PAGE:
Point of View

Every photograph has more than one "point of view." In addition to any attitudinal view point there is also a physical relationship of the camera to subject. In portrait photography it is usually expected that the face and front of the body is the logical point of focus. In our collection of thousands of images this is most often true but in a few cases we have found portraits with another "point of view." This page will feature some of those.

This set of carte-de-visite photographs dated 1869 by Wiggens & Barnes of Winona, Minn. show the front and back view of the same portly gentleman standing by a studio chair. Why did he take off this top hat for the back view? I am not sure but it does prove that the "comb over" has been around for a long time.

On the right is a wet plate ferrotype with an oval embossed center. It shows the back of a woman's head with an elaborate arrangement of curls. Was it a lady who was very proud of a new hairdo? An advertisement for a hairdresser? A message to a rejected suitor? We will never know!

The cabinet card below shows a back view of a mannequin wearing a dress made of glass fabric. The lengthy description on the back says that it was made for a Spanish Princess by the Libbey Glass Company and shown in the World Columbian Exposition of 1893. In this charming cabinet card a small girl turns her back to the camera. Was she is in a snit because she did not want her picture made or was there once a companion front view to go with this?

Below in a studio set with painted backdrop and a real desk two men sit in office chairs with their feet on the desk. Again we can only wonder why.

Several years ago we bought a lot of unmounted albumen prints at an auction. The photographer was not identified but we were charmed be their atmosphere. They appear to date from the late 19th century and it seems that they were made by an amateur, in the days when that word had its real root meaning, the love of the art. They show a group of people dressed in costume playing out scenes from the photographer's imagination. The two prints on the left show the same wistful young woman playing a stringed instrument in both a back and front view.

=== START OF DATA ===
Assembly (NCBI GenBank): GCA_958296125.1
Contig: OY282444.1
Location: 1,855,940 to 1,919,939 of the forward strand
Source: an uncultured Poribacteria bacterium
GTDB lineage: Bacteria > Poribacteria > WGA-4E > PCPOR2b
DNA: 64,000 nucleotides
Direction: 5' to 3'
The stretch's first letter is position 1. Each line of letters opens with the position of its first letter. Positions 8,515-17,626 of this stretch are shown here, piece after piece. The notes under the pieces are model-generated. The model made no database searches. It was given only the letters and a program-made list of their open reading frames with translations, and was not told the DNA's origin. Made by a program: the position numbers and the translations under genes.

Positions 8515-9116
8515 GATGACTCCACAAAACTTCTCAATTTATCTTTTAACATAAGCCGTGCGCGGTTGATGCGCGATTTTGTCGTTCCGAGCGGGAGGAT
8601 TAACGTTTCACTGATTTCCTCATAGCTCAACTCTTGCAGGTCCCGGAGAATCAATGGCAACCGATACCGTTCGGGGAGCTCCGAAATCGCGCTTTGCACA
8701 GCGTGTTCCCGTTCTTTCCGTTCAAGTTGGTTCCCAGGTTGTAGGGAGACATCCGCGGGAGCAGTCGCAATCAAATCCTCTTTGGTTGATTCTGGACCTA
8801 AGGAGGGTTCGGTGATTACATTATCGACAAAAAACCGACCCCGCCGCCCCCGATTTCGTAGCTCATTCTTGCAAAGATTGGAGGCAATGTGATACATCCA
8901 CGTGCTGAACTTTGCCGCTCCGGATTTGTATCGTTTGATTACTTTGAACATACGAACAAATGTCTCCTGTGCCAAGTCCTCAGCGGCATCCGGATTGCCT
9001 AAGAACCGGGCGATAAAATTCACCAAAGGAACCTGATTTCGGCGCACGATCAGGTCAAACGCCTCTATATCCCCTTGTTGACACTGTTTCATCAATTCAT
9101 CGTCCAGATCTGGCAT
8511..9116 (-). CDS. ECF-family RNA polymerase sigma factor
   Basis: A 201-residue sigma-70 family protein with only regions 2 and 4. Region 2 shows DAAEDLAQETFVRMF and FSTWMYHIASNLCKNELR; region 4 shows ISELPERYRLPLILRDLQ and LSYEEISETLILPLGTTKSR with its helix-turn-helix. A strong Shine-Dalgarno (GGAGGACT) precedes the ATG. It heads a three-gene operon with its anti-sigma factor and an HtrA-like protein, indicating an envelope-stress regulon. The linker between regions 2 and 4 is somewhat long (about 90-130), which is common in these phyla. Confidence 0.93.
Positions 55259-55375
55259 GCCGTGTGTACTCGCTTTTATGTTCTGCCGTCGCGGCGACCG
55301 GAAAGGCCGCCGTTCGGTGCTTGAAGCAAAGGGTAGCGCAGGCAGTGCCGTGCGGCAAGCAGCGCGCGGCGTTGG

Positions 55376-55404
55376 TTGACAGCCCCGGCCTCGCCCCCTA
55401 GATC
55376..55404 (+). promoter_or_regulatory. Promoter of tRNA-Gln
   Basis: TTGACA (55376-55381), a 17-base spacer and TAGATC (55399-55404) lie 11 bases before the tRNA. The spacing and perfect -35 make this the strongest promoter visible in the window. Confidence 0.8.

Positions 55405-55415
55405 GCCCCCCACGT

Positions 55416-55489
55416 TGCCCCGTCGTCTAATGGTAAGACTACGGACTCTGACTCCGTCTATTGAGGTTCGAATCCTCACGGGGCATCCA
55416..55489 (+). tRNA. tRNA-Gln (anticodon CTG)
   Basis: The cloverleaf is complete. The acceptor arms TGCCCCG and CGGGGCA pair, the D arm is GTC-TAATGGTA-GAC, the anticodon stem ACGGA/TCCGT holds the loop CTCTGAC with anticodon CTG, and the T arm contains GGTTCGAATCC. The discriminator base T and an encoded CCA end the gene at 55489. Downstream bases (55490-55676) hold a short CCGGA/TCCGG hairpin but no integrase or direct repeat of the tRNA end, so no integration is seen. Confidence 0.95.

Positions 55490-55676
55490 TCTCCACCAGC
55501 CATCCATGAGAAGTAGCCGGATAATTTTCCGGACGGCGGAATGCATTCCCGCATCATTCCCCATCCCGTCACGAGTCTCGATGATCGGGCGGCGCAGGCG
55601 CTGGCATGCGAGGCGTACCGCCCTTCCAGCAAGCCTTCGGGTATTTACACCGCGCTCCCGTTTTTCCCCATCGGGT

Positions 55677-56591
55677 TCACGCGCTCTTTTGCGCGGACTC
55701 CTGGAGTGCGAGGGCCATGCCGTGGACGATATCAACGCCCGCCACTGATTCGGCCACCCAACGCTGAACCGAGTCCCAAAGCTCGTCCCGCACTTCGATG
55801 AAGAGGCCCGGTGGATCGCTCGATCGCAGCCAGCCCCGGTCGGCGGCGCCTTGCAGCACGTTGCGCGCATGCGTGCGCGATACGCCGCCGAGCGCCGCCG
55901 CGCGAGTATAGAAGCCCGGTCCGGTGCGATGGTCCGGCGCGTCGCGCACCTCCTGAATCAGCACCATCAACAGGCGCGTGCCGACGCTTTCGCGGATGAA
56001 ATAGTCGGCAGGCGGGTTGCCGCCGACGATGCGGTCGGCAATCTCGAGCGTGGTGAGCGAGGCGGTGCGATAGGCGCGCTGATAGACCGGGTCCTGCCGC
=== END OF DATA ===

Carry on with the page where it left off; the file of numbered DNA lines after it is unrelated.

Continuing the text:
Below is the front and back of a two sided card mounted photographs from Voigt of Homburg. The nonstandard size, 5 3/8 X 2 1/8 inches, and style of dress place it early in the 20th century. Was the young man so proud of his sporty clothes and boater had that he wanted to have both sides documented? Was this a novelty style of card offered by this photographer?


We have several postcards made with mirrors that multiply the images of the subject. These are called Multigraphs or Multiphotography. Only the back view is real while the other four are reflections. In the top view by Dobkin Studio of Atlantic City, NJ, a lady in a fur trimmed coat seems to enjoy conversing with herself. In the bottom photograph by Myers-Cope Co. of Atlantic City, NJ, a young man is engaged in a card game with himself.

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**NOTE** All items on the Collection of Collections web site are in our private collection and are NOT for sale. From time to time duplicate items from our collection will be offered for sale in the Do You Remember This? shop on the GoAntiques cyber mall. Visit the Do You Remember This? inventory page for photographica and toaster related collectibles.

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Updated on 9/2004